Arp City builds on the technique of using intricate rhythmic patterns, arpeggios and melodic loops like those featured on Method Music, but Lawrence has expanded his sonic palette and the new pieces are more free flowing and less confined to the very strict structures of the software generated music that was used to create the Imaginary Sitter tracks. There is a much warmer human feel to the music, and it’s simply a joy to listen to.

Fans of electronic music should check this album out! It’s now available to stream or buy here.

Many thanks to Lawrence Ball for sending us the lovely photos and his following thoughts on how Arp City compares to Method Music


Pete Lawrence BallPete Townshend and Lawrence Ball at 2007 Planet Tree Festival, Oceanic Studios, Twickenham London.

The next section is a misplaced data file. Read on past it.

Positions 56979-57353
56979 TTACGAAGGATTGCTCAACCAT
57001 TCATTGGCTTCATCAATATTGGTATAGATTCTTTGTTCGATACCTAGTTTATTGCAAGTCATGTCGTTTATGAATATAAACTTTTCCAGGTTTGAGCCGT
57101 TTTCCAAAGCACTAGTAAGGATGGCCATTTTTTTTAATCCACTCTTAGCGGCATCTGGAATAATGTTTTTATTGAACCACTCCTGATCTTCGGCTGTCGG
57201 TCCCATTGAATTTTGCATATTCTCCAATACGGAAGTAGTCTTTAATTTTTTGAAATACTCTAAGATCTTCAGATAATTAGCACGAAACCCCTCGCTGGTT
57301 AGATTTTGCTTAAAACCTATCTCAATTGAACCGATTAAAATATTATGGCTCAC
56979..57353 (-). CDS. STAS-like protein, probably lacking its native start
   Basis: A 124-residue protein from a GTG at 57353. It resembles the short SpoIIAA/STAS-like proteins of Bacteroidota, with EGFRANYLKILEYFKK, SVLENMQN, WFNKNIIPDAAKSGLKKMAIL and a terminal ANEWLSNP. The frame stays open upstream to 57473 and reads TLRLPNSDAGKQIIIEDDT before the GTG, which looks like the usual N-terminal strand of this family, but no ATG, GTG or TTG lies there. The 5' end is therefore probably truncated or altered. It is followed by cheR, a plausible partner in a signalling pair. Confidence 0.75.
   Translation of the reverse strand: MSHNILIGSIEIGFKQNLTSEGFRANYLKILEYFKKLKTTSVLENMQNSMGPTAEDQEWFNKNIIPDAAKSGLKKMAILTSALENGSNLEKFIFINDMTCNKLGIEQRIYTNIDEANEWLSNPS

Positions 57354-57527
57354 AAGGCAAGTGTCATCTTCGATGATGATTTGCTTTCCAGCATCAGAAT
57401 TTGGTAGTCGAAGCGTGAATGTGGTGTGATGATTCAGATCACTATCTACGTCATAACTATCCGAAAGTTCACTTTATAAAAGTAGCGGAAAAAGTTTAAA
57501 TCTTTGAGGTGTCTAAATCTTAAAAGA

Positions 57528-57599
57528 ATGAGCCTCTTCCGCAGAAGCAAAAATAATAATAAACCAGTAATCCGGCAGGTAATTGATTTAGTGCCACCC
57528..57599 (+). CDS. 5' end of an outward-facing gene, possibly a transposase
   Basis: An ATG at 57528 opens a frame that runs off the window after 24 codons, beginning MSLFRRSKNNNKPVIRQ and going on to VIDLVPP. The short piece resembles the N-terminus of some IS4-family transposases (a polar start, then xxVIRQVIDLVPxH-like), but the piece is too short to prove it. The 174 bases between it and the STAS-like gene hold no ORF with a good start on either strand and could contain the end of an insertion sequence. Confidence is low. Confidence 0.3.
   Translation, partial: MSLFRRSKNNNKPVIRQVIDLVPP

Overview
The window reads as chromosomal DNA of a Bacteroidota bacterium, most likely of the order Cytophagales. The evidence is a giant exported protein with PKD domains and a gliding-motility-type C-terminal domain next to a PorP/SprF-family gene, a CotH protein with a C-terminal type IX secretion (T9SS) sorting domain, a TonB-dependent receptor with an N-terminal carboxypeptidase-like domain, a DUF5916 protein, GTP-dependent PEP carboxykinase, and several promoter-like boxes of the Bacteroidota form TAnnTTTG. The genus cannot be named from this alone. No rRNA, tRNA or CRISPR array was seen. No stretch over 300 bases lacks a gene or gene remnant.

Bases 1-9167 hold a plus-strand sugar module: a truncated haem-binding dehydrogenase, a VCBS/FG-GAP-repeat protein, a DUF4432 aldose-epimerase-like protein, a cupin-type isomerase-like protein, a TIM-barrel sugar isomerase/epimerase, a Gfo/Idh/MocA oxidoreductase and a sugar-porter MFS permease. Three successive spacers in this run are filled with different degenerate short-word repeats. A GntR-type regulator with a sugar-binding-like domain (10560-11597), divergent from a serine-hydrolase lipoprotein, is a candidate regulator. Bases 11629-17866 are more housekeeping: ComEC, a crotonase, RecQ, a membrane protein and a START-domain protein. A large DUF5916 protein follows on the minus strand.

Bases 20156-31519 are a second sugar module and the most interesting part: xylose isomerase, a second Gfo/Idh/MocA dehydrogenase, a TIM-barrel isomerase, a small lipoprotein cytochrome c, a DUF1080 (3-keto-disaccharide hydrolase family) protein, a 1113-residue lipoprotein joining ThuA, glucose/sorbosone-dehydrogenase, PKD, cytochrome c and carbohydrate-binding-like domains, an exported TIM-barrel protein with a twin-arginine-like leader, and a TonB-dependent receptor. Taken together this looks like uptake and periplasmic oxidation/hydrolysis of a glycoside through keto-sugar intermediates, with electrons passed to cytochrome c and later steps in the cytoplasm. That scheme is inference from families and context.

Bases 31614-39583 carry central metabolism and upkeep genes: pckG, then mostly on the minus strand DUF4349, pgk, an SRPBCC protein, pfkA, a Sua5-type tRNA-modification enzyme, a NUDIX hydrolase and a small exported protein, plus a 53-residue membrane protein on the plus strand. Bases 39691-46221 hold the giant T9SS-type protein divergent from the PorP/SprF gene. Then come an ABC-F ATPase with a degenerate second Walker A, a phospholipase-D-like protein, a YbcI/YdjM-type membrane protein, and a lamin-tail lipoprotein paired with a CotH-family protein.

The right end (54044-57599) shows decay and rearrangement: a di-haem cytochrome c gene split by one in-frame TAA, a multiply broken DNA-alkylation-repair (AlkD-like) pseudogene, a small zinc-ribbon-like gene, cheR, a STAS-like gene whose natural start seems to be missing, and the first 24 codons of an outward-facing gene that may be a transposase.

Linking Arp City to Method Music

I have a new release “Arp City” which is a sequel in genre to Imaginary Sitters on Method Music - although it is not strictly a “Pete sponsored” production.

Both albums share driving rhythms, melodic vortices/patterns, tough abrasive music combined with humorous and nimble generative melodic loops, drum patterns and musique concrete bursts. Arp City also uses improvised, melodic streams.

The intent with both albums was to create something very dynamic and energised but also very intricate in structure.

Pete’s Baba O’Riley loops - very influential on Method Music - inspired the looped layers in Imaginary Sitters. In Arp City the layers are switched in and out to give a faster contrast and a switchback experience - the carpet being continually moved or removed from ones feet. Momentum with discontinuity.

Arp City has much more freely structured sectioning than the Imaginary Sitters, which I conformed to 10 sections of 30 seconds each so that in the musical portrait system different individuals’ portraits could be superimposed, and the sections switched in synchrony.